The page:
From 1997-99 Gareth McConnell took a series of tightly-cropped, highly focused photographs of small areas of murals. Exhibited in 2003 and 2004 in London and Belfast, the Details of Sectarian Murals series focuses on the physical objecthood of the murals rather than their symbolic visual content. The photographs capture every brushstroke, crack, peel and bump in the paint; highly textured and gestural, these fragmented murals feel like crude odes to abstract expressionism. The irregular quality of the walls, the flaking paint, and the rough brushstrokes all emphasize their existence as large-scale, outdoor works frequently, although not always, painted by community volunteers and members of sectarian groups rather than professional artists. 

Murals are by nature ephemeral, subject to the deterioration of weather, to vandalism and graffiti, and, as is frequently the case in Northern Ireland, to over-painting and re-use. The chipped layers of paint seen in images like ‘Dark Days’ reveal the layers of history implicit in murals, which are rarely meant to be permanent and are repainted as political needs change. In ‘Dark Days’, flakes in a thickly-painted triangle of green reveal the red paint underneath; like blood it seeps to the surface, unable to be fully covered or erased. Earlier murals are added to and painted over creating thick layers of paint on the rough walls. McConnell’s stress on the objecthood of murals reveals the ways in which they are “used and abused, admired and transformed, replaced and defaced,”  as dynamic and changeable mechanisms for the construction of communal identity.

By emphasizing the physicality of the murals, McConnell not only highlights their method of production but also removes them from their cultural context. Without any representational imagery, the works are unidentifiable as political; the role of the murals in context is predicated upon the instantly recognizable imagery of a particular cause or group. When abstracted, the murals are reduced to little more than their component parts, stripped of meaning and therefore of purpose. While in situ, murals act as delineations between spaces, identifying areas as belonging to and protected by certain groups, the removal of place, context and meaning breaks down boundaries between spaces and political affiliations. His photographs are visual markers without meaning. His work brings to mind the ways in which similar or even identical symbols, myths, and figures are imbued with different significance in the service of each tradition. For example, murals in support of both nationalist and unionist politics employ the figure of Cuchulainn as alternately the hero of Ireland and the defender of Ulster. 

Works like ‘An Illusion’ seem to reference the construction of difference within an us/them discourse. In the photograph, black paint is slashed over a red ground in a broken cruciform shape, with flashes of white showing through. The title, ‘An Illusion’, seems to suggest the falsity of constructed identities which are predicated upon difference. His works also highlight the use of murals as mechanisms of not only identity but also memory. Using titles which suggest death, honouring of fallen comrades and memorial, he explores the ways murals represent the past in order to legitimize the present. In ‘For Evermore’, a blood-red field is bisected by a thick black stripe of paint. The title may reference the use of murals as memorials to those killed fighting for a cause. One such example is a Belfast UVF mural painted with the slogan “UVF. For God and Ulster. Like Acts of Valour, their sacrifice live with us for evermore” underneath portraits of two early twentieth century unionist political figures and two UVF volunteers killed in 1977 and 1988.19 By aligning UVF members killed more recently with celebrated political figures of the past, the muralists imply a historic continuity of cause and sacrifice. However, in ‘For Evermore’, as in ‘Dark Days’, the uppermost layer of paint has peeled off in areas, revealing layers underneath and implying the ephemeral quality of murals and of memory. ‘For evermore,’ therefore, may only be until the wall is re-used for new imagery.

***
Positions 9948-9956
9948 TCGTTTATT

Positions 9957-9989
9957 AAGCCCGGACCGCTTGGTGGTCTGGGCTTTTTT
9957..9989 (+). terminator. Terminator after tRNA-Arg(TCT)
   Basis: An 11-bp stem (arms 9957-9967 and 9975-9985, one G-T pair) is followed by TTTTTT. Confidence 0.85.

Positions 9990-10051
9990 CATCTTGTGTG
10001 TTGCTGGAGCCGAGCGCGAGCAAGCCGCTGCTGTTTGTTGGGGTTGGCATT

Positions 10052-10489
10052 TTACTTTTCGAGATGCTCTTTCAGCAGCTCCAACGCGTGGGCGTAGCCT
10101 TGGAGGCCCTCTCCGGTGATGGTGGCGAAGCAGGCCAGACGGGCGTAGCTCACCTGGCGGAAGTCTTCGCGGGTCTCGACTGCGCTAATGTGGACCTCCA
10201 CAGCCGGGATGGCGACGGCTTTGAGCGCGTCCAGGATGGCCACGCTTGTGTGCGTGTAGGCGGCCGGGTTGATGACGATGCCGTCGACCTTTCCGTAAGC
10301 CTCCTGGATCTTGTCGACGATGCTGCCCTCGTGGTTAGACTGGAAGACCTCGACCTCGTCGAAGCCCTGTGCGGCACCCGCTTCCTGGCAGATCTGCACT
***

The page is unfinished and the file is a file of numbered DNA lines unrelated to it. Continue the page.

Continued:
Another work, ‘State Murder’, in which again a blood-red field is split by thick lines of paint, both black and white here, echoes the use of the phrase “collusion is state murder” in nationalist murals. These murals act as both memorial to dead nationalists and indictments of a corrupt system of power, connecting a systemic problem with specific occurrences. In both cases, the murals symbolically represent the past as a way to understand the present. Paul Connorton argues that social memory is dependent on the construction of the present through knowledge of the past: “We experience our present world in a context which is causally connected with past events and objects, and hence with reference to events and objects which we are not experiencing when we are experiencing the present.” Hence, by selecting which events and people from the past are memorialised and how, muralists are able to influence discourses of the present. McConnell has stated that he sees his images of the murals as moving beyond political rhetoric “in search of something more absolute, more aesthetic, more peaceful even.” He sees in the murals a strive toward abetter future which has been distorted by politics. McConnell’s images fragment and abstract murals in order to move past narratives of sectarian difference and explore more universal ways in which history and identity intersect.

Shannon Flaherty